The First Days of Jesus by Andreas Köstenberger and Alexander Stewart, Free for CAPC Members
Readers are able to experience the supposedly familiar early chapters of Matthew, Luke, and John with new eyes.
Each week in On the Other Hand, Ben Bartlett defies the common wisdom and identifies the other side of the story of cultural hot-topic issues.
It’s important to be nice and not argue all the time. I’ve been hearing this my entire life, because I am hopelessly addicted to debate and it drives everyone around me crazy. They tell me that I need to be more giving, that I need to back down, and that if I have a difference of opinion it’s better to say, “I guess we just have to agree to disagree,” which incidentally is one of my least favorite phrases in the English language.
There has been a lot in the news lately about various high-level arguments and negotiations; the NFL, the NBA, Egypt, and of course the debt limit. Perhaps I’m merely growing grumpy, but it seems to me that people are less confident in the ability of leaders at various levels to bring negotiations to healthy, satisfying conclusions. And I am shocked at the comfort level many people show with the idea of enacting the, “nuclear option,” or killing negotiations completely for the sake of making a point or allowing a bad result.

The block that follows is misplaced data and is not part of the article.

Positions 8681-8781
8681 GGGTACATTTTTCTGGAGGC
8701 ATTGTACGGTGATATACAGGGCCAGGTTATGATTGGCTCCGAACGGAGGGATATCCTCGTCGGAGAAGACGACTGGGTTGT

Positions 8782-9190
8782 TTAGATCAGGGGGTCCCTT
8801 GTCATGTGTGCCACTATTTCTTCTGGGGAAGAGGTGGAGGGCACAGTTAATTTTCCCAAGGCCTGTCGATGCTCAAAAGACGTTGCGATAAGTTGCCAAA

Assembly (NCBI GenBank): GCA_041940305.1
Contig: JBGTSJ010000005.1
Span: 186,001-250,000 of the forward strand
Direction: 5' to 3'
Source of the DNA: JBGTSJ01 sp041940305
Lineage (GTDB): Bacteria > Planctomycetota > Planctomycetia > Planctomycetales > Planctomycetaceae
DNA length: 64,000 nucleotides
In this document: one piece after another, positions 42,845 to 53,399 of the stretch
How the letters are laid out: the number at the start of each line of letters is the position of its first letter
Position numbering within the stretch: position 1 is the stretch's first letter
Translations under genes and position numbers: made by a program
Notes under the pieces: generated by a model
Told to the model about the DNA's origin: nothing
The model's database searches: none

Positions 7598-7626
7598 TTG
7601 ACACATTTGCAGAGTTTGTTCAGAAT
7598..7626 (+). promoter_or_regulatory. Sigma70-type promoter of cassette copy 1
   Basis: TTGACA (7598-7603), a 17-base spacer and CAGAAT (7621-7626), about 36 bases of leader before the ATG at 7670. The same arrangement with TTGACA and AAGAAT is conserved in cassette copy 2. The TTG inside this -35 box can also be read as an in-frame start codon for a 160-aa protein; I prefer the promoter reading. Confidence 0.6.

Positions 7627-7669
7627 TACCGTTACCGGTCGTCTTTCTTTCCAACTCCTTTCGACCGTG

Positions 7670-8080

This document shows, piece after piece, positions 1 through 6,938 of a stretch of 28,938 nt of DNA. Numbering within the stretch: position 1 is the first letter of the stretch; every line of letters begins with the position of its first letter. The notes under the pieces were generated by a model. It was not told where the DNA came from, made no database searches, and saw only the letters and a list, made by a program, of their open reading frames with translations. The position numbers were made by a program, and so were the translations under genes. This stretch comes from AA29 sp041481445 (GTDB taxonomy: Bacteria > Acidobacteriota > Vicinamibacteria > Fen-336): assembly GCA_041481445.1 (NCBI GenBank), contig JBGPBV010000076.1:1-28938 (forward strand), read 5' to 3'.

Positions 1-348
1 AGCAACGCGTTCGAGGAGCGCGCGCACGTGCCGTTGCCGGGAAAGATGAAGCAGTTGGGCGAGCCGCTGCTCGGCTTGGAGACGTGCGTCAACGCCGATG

So my, “On the Other Hand,” for the week is this: I think it is bad that we don’t teach kids to argue more. Don’t get me wrong, I don’t mean kids should argue more often. I mean we should spend more time teaching them how to argue effectively.
Good argument is a progression toward a workable solution. It is built on fallacy-free thinking, buttressed by factual supporting evidence, and it is willing to compromise in areas of uncertainty. Knowing how to argue well shows itself in your writing, in your ability to speak with calmness and restraint, and in your willingness to keep coming back to the table until a solution is reached.
In a world where the label, “debate,” is unhelpfully attached to long streams of anonymous profanity-laced comments on an internet message board, excellent debate skills are seemingly less appreciated than the ability to grandstand, to get your message into the media, and to hurt your opponent’s image in the wider culture. This should not be.
So I encourage you, in the spirit of this article, teach your kids how to argue well! We need fewer pompous egos and grand speeches about arguments that should be happening behind closed doors. We need fewer clusters of leaders holding large numbers of people hostage because they’re angry. Instead, what we really need are a few good arguments.
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